Xenology: An Introduction to the Scientific Study of Extraterrestrial Life, Intelligence, and Civilization
© 1975-1979, 2008 Robert A. Freitas Jr. All Rights Reserved.
Robert A. Freitas Jr., Xenology: An Introduction to the Scientific Study of Extraterrestrial Life, Intelligence, and Civilization, First Edition, Xenology Research Institute, Sacramento, CA, 1979; http://www.xenology.info/Xeno.htm
14.2.3 Communal Sentience
Cultural information storage is clearly the most efficient and well-integrated technique available to biological lifeforms. As the graph indicates, it represents as great an improvement over brain-dependent systems as the brain represents over genetic systems. Sentience based on an internalized sociocultural awareness must be equally advanced beyond our own.3329
Beings with genetic sentience are physiological and social specialists. Both body and mind are strictly "mission-oriented." Individual initiative is stifled and behavior is. stereotyped.
Brain sentient individuals have cast off the shackles of biological specialization. Members of these species are more or less physiologically generalized. Such creatures, of which humans are a typical example, are nevertheless forced to retain their social specialization patterns -- pecking orders, dominance hierarchies, governments, etc.
Extraterrestrial species that have achieved communal sentience will be both physiological and social generalists. Not only will physical form be roughly equivalent throughout the society, but each individual member will be capable of handling virtually all sociocultural tasks with ease.
While the individual members of a genetically sentient group are totally unconscious, and brain sentient humans are aware of themselves but not of their society, communal sentient aliens will have a well-developed, very real sense of their community as well as of themselves. Individuality need not be sacrificed: A new level of awareness is simply tacked onto the old. Somehow -- perhaps by electronic telepathy or psychological synchronization -- each creature can sense what is good for society just as a human knows that it is good to eat when he is hungry or to scratch when he itches. The alien feels personal anguish at offenses against the community, and perhaps even views it as a real, physical extension of his own body.
One wonders what such a race might think of us. To them, humanity would appear at best partially conscious. Our continual relapses into states of war, our dependence on elaborate, formalized and highly specialized institutions, and our lack of empathy with others would seem pitiful and barbaric. Just as humans can train a dog to perform certain useful tasks for purposes incomprehensible to the animal itself, perhaps communal ETs could teach us a few sociopolitical "tricks" to enable us to live together in harmony -- though we understand them not at all.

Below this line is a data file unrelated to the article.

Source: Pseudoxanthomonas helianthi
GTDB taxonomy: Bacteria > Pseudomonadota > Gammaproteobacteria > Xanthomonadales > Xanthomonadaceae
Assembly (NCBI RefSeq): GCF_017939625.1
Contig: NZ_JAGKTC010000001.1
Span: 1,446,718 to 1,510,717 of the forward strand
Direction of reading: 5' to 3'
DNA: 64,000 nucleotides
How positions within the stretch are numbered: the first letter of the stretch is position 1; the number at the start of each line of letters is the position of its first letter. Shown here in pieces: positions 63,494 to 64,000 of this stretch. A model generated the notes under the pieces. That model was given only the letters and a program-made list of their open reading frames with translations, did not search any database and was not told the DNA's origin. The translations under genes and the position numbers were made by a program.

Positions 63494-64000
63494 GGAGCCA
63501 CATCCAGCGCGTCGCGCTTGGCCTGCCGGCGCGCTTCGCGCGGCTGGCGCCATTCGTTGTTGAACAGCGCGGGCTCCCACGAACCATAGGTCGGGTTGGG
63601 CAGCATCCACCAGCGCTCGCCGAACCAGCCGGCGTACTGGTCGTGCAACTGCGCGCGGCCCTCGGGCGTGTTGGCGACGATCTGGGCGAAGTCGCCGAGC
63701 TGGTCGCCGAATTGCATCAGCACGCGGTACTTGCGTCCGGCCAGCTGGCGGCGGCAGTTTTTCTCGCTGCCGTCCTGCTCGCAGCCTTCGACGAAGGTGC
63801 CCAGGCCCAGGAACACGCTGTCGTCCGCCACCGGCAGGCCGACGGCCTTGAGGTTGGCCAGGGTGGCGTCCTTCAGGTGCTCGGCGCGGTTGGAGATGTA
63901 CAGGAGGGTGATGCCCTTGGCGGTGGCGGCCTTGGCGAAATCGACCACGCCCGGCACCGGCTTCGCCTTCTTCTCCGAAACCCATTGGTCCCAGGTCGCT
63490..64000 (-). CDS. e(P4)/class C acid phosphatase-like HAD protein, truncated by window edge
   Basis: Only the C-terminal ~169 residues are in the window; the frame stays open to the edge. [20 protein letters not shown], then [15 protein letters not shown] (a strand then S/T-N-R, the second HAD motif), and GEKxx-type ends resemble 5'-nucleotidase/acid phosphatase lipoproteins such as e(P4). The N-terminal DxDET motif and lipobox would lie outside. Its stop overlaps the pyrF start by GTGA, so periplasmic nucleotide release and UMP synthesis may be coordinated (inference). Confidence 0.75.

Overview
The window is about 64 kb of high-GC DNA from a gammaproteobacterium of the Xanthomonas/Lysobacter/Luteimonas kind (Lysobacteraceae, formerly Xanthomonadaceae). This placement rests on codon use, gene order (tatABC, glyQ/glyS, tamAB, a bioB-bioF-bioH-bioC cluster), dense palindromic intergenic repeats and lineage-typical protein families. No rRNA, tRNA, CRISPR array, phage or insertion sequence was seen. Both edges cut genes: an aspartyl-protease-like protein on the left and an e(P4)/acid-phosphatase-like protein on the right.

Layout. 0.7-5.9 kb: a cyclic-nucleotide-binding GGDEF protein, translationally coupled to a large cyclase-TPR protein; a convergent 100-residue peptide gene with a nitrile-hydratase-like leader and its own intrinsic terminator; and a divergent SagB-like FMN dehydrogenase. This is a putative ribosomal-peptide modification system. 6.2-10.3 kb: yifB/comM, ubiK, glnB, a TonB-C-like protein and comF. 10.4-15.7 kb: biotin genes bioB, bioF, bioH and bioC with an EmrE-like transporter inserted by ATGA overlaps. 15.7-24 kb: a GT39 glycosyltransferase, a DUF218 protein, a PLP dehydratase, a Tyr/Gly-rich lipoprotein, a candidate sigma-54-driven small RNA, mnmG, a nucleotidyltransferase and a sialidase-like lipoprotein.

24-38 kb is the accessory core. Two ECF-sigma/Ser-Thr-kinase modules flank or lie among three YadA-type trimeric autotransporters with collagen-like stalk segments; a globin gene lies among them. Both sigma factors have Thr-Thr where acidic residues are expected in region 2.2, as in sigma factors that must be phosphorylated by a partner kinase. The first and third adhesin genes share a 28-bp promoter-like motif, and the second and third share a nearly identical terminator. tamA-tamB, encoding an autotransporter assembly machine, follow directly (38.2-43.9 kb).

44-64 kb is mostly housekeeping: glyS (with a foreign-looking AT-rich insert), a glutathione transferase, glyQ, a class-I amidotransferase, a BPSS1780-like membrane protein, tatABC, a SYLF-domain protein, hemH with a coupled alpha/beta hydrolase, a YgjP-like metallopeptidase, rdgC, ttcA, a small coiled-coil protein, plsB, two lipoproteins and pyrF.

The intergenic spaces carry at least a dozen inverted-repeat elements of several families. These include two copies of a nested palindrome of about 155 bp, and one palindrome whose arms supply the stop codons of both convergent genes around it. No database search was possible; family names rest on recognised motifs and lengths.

The distinctions between the communal and genetic modes of sentience should perhaps be made more explicit. In a differentiated genetic society, the individuals are physically different from members of other castes and perform only very specialized physical and social tasks. In comparison, the communal society consists of individuals with similar bodies (no castes) and who perform highly generalized physical and social tasks. In the former, the individual member has no self-awareness whatsoever; in the latter, the individual has a deep and abiding (almost visceral) understanding both of his own self and of the corporeality of his society.
Communal sentience is difficult for human beings to imagine. Just as insects can only be dimly aware of the implications of their tiny brains, we humans can only vaguely appreciate the plethora of historical forces and sociocultural processes which circumscribe our social existence. The idea that alien beings may exist who can sense the pulse, the hunger and the mood of their community as easily as we can of our physical bodies is a mysterious and alluring possibility.
Last updated on 6 December 2008